After a cold boot of a 6.0.8 Debian server (HP ProLiant), ntpd played havoc with system time: offset and jitter with respect to the usual and reliable reference time servers growing without limit. (Note that a twin identical server had no problem at all.) After many unsuccessful attempts to fix the problem on the ntpd side I decided to try a reboot, and everything went OK.

In order to investigate the problem I found this discrepancy, which could explain my clock problems:

root@n1:~# zgrep Detected /var/log/dmesg*
/var/log/dmesg:[    0.004000] Detected 2400.110 MHz processor.
/var/log/dmesg.0:[    0.004000] Detected 2383.579 MHz processor.
/var/log/dmesg.1.gz:[    0.004000] Detected 2400.036 MHz processor.
/var/log/dmesg.2.gz:[    0.004000] Detected 2400.298 MHz processor.
/var/log/dmesg.3.gz:[    0.004000] Detected 2400.165 MHz processor.
/var/log/dmesg.4.gz:[    0.004000] Detected 2400.410 MHz processor.

Note that in the second last boot (the problematical one) the detected CPU freq is a clear outlier. Without the outlier, error and standard deviation of the detected frequency with respect to the nominal one is +0.15 MHz ± 0.25 MHz. For the problematic boot I have an error of -16.4 Mhz, which is about 100 times greater than expected.

My questions:

  1. Can an error of this type make the ntp time discipline unstable/unusable? Is this the reason for my clock problems?

  2. Is this type of behavior a symptom of flacky hardware? Should the server go into hw maintenance?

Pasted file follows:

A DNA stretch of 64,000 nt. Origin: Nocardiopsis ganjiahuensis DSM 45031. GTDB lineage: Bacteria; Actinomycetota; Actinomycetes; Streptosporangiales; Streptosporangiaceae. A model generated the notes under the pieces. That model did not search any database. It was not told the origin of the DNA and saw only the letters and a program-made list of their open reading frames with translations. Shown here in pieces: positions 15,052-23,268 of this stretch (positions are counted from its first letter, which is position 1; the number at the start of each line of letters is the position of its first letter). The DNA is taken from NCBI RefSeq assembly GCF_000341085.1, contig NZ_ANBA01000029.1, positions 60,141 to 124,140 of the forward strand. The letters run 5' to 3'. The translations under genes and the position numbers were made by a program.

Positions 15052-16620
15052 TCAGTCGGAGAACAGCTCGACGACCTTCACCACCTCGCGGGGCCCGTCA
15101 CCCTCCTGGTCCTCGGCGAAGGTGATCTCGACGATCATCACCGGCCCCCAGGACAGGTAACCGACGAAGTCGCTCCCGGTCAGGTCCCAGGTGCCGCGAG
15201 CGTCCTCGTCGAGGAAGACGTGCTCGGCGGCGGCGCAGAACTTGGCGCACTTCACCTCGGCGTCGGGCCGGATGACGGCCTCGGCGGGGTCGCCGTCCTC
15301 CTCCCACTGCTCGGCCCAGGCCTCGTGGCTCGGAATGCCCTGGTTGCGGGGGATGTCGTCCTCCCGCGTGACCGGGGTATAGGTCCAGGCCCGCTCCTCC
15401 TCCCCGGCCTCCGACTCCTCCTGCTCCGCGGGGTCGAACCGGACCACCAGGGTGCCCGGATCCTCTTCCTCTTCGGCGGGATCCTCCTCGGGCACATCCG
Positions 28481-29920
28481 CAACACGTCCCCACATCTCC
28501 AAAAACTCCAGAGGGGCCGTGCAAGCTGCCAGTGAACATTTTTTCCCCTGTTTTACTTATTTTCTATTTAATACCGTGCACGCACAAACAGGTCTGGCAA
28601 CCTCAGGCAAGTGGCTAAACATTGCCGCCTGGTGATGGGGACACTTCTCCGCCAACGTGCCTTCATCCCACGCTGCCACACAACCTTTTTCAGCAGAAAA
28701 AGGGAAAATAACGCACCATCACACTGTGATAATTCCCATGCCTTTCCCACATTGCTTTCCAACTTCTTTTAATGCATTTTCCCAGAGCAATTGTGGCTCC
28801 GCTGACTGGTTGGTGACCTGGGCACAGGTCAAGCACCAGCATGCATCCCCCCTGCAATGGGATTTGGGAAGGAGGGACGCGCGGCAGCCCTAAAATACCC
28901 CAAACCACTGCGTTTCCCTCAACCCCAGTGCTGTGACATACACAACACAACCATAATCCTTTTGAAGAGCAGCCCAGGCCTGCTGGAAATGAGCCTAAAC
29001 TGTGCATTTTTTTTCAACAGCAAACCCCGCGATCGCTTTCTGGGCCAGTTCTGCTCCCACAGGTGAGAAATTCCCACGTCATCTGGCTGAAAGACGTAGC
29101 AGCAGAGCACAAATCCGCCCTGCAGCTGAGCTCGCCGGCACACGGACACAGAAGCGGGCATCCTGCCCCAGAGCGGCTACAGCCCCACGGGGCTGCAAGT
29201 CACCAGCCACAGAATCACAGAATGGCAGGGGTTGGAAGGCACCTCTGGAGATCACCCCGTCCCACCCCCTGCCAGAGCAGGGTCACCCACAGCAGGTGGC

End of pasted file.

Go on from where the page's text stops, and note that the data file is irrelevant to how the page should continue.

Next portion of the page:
Some useful data:

  • kernel is 2.6.32-5-amd64 (Debian 2.6.32-48squeeze4)
  • current_clocksource is tsc
  • error for lpj is (of course) consistent with error on CPU freq

Some context lines for the above grep

[    0.000000] hpet clockevent registered
[    0.000000] Fast TSC calibration using PIT
[    0.004000] Detected 2400.110 MHz processor.
[    0.000008] Calibrating delay loop (skipped), value calculated using timer frequency.. 4800.22 BogoMIPS (lpj=9600440)

2 Answers 2


I convinced myself that the problem was a misidentified time stamp counter (TSC) frequency.

Apparently the kernel is calibrating the TSC against the programmable interval timer (PIT). Usually the identified CPU frequency is 2400.204 ± 0.134 MHz, which corresponds to about 56 ppm accuracy. After the problematic boot the CPU freq was estimated as 2383.579 MHz, which corresponds to an error of about 6900 ppm, which ntpd was not able to compensate for. In fact during the first 10h30m of functioning the system clock gained about 4m30s, which is about 7000 ppm.

Since the error in the TSC frequency corresponds to the drift in the system clock I would conclude that the abnormal clock behaviour was caused by a wrong TSC calibration.

However I never saw such a big problem: I'm still wondering about the possible causes (hw, sw?) of this wrong calibration.

  • Do you have an idea on how to tune the BogoMips value manually ? Jun 17, 2021 at 11:29

This type of behavior is atypical. A good check would be to monitor the values of the ntp.drift file to see if significant changes happen when the behavior was showing up. If it kept changing significantly, NTP was attempting to skew around a problem. If that was the case, it's a sign that the kernel misidentified the true clock frequency on startup, or the clock itself was slow for the wrong parts of boot. Unfortunately, this one event isn't a clear signal of hardware problems.

If it happens again, watch that ntp.drift file.

  • After the problematical boot ntpd never arrived to a stable PLL, so ntpdc -c loopinfo never gave me a frequency drift value. Now after reboot everything appears to be in order, with a stable drift value... BTW your suggestion is correct, I'm monitoring log/loopstats for abnormal behaviour.
    – Stefano M
    Nov 20, 2013 at 21:35

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